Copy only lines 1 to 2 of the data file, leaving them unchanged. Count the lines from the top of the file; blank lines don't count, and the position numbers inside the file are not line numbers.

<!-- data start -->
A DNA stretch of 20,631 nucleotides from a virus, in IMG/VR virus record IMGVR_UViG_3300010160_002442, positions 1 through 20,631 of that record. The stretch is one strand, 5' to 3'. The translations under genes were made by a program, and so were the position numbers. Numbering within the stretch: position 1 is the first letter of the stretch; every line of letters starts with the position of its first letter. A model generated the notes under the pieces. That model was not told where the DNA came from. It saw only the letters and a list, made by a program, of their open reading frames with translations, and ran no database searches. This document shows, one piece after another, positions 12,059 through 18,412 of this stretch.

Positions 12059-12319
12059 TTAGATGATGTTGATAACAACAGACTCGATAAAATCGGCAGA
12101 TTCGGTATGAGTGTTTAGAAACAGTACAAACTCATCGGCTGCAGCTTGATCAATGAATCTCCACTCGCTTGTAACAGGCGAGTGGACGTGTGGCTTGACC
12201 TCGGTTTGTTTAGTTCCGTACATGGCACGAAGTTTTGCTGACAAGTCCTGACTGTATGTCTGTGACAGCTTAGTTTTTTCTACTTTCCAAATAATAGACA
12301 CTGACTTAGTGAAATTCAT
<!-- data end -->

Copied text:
A DNA stretch of 20,631 nucleotides from a virus, in IMG/VR virus record IMGVR_UViG_3300010160_002442, positions 1 through 20,631 of that record. The stretch is one strand, 5' to 3'. The translations under genes were made by a program, and so were the position numbers. Numbering within the stretch: position 1 is the first letter of the stretch; every line of letters starts with the position of its first letter. A model generated the notes under the pieces. That model was not told where the DNA came from. It saw only the letters and a list, made by a program, of their open reading frames with translations, and ran no database searches. This document shows, one piece after another, positions 12,059 through 18,412 of this stretch.

Positions 12059-12319